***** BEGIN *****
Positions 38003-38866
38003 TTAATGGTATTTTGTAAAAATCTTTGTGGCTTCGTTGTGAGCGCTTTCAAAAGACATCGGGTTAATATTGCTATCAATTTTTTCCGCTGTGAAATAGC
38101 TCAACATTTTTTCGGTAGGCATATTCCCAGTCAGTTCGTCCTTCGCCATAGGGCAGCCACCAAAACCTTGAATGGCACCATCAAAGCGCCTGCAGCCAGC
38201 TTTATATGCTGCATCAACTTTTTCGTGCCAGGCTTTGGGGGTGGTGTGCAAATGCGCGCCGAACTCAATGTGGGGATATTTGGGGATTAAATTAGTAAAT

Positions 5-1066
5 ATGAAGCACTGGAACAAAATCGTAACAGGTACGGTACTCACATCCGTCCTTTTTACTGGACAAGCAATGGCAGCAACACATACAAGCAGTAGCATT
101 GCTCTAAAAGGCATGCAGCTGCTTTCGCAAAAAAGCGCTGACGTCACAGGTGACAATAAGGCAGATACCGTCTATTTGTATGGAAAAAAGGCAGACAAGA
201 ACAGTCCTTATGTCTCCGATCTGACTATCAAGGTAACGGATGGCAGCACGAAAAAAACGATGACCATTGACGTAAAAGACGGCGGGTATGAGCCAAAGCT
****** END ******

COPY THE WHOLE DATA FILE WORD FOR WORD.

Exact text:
Positions 38003-38866
38003 TTAATGGTATTTTGTAAAAATCTTTGTGGCTTCGTTGTGAGCGCTTTCAAAAGACATCGGGTTAATATTGCTATCAATTTTTTCCGCTGTGAAATAGC
38101 TCAACATTTTTTCGGTAGGCATATTCCCAGTCAGTTCGTCCTTCGCCATAGGGCAGCCACCAAAACCTTGAATGGCACCATCAAAGCGCCTGCAGCCAGC
38201 TTTATATGCTGCATCAACTTTTTCGTGCCAGGCTTTGGGGGTGGTGTGCAAATGCGCGCCGAACTCAATGTGGGGATATTTGGGGATTAAATTAGTAAAT

Positions 5-1066
5 ATGAAGCACTGGAACAAAATCGTAACAGGTACGGTACTCACATCCGTCCTTTTTACTGGACAAGCAATGGCAGCAACACATACAAGCAGTAGCATT
101 GCTCTAAAAGGCATGCAGCTGCTTTCGCAAAAAAGCGCTGACGTCACAGGTGACAATAAGGCAGATACCGTCTATTTGTATGGAAAAAAGGCAGACAAGA
201 ACAGTCCTTATGTCTCCGATCTGACTATCAAGGTAACGGATGGCAGCACGAAAAAAACGATGACCATTGACGTAAAAGACGGCGGGTATGAGCCAAAGCT